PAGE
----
Experiment with Sound
So youâ€™ve written a great vocal melody and some killer lyricsâ€”but the chords youâ€™re playing sound boring. How can you shake things up a bit? Check out these tips from experienced songwriters.
Tune down.You can lower the tuning of all the strings a half step or a whole step to put the guitar into a less familiar range while still being able to play normal fingerings. When I was a beginning guitarist trying to learn â€śYesterday,â€ť I wish Iâ€™d known that Paul McCartney was playing in standard tuning down a whole step. Instead of wrestling, as I was, with F and Bb barre chords, he used easy key-of-G shapes that sounded in the key of F. Since then Iâ€™ve been repeatedly surprised to learn how many songs were written in lowered tunings, from John Fogerty classics (â€śProud Mary,â€ť â€śBad Moon Rising,â€ť â€śFortunate Sonâ€ť) to more recent tracks by Keller Williams and Ben Harper.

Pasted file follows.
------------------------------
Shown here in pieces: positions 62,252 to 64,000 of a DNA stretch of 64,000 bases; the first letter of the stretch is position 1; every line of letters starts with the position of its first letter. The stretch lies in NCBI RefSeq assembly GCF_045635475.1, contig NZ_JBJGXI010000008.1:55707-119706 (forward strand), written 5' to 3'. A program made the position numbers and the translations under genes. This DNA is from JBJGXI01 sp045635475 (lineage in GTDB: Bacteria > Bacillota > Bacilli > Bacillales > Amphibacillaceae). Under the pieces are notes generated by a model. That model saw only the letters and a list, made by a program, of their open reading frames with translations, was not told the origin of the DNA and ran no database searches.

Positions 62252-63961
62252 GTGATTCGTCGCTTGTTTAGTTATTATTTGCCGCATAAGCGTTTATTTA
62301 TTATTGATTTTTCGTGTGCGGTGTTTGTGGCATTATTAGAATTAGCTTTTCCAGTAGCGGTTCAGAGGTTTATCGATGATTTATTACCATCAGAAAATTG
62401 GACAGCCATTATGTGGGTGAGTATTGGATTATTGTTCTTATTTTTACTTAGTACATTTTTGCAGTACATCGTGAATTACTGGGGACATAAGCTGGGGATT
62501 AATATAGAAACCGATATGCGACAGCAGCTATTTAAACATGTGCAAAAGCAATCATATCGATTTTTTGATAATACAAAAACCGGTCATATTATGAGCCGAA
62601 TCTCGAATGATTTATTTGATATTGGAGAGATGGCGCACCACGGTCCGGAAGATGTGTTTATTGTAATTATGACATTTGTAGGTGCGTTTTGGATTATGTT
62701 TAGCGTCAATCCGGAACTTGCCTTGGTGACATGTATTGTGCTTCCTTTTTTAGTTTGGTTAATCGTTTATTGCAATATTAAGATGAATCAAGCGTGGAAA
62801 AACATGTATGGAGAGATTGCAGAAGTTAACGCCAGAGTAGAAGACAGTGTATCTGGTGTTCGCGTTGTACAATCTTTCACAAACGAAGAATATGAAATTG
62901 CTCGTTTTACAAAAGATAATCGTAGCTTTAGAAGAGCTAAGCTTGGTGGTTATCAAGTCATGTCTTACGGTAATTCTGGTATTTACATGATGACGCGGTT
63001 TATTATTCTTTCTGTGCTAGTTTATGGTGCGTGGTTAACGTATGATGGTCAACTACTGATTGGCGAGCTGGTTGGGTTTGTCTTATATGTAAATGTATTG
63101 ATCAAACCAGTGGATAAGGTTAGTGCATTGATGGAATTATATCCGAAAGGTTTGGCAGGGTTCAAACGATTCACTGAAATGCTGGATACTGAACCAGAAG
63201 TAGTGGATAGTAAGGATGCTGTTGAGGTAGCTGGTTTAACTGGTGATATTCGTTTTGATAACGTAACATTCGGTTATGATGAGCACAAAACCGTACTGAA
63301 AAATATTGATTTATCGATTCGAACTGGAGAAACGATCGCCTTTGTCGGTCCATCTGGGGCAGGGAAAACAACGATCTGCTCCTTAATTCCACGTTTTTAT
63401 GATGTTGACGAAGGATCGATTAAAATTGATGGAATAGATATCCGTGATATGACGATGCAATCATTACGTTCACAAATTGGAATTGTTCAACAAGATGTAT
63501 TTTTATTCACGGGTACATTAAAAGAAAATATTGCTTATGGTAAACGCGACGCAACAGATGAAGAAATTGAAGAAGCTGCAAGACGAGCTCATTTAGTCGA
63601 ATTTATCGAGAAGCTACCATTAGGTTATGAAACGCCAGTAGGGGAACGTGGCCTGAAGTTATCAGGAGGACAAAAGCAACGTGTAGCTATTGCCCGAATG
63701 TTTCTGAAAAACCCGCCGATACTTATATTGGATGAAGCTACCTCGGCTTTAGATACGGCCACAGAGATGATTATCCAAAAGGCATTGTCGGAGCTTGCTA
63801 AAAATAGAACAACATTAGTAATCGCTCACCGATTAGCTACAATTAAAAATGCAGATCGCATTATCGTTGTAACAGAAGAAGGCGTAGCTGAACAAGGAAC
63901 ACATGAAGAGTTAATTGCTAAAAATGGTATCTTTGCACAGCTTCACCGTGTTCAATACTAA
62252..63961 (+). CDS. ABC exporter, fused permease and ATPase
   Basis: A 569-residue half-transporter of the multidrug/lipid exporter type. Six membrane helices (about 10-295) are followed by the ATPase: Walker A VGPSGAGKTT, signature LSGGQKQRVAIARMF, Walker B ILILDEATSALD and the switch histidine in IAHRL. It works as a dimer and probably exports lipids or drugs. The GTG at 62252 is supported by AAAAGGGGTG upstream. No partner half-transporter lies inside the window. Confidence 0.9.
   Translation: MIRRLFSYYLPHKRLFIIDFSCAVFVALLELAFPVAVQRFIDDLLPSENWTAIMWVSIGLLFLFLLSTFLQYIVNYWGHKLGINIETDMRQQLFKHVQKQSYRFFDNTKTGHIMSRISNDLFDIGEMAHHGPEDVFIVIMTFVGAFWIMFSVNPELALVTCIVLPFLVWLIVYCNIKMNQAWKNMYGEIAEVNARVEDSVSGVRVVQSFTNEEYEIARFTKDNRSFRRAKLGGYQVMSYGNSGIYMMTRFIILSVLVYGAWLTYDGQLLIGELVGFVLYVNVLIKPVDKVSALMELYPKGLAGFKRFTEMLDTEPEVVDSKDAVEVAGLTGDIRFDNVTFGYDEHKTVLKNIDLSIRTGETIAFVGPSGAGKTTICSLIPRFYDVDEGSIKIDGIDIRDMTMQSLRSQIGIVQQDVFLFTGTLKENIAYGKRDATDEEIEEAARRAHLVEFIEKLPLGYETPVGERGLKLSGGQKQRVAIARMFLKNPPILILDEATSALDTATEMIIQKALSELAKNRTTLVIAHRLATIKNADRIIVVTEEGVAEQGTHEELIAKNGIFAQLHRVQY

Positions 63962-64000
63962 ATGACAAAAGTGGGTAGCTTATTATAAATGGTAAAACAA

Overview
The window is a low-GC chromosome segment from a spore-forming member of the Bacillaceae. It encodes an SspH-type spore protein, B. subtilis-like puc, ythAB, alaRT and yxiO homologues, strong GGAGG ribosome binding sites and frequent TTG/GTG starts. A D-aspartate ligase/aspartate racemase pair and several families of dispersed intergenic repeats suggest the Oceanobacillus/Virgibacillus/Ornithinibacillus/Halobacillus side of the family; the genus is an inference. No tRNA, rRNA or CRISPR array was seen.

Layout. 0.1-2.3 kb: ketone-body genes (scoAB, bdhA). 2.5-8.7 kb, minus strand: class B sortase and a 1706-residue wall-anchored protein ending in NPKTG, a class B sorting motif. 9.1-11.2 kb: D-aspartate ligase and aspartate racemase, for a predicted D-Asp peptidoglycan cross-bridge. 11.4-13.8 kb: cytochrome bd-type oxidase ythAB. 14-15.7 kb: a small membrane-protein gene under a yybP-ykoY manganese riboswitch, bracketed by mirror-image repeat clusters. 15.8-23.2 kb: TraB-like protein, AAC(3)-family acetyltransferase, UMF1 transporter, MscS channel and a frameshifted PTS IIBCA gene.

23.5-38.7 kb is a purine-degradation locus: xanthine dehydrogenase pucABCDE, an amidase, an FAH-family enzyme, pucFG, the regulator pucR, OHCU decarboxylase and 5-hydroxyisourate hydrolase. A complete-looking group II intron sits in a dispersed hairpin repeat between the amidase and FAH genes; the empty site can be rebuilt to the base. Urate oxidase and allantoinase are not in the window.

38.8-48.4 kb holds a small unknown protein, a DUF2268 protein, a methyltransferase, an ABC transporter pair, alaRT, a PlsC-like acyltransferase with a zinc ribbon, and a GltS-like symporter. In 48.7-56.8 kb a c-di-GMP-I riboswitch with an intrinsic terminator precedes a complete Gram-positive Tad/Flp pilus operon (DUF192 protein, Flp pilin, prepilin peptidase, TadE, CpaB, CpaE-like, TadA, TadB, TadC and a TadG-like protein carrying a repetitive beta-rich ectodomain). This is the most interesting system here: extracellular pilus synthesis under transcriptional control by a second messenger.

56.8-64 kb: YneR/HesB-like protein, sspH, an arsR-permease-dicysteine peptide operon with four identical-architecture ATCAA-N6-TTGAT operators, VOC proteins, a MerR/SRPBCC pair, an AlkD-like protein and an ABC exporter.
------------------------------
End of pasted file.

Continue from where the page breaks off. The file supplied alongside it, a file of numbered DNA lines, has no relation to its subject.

Tweak the Chords.â€śItâ€™s amazing how much cooler it gets when you change one note in a chord,â€ť Sean Watkins once said in a conversation with his then-band mates in Nickel Creek. His guitar parts often use modal chords (with no third) and suspensions that add a nice openness to the sound. Check out the difÂferences between Examples 1a and 1b, and between Examples 2a and 2b, to hear how a one-finger change in a chord makes a big impact.
Excerpted from Songwriting Basics: 21 Songwriting Tips from the Masters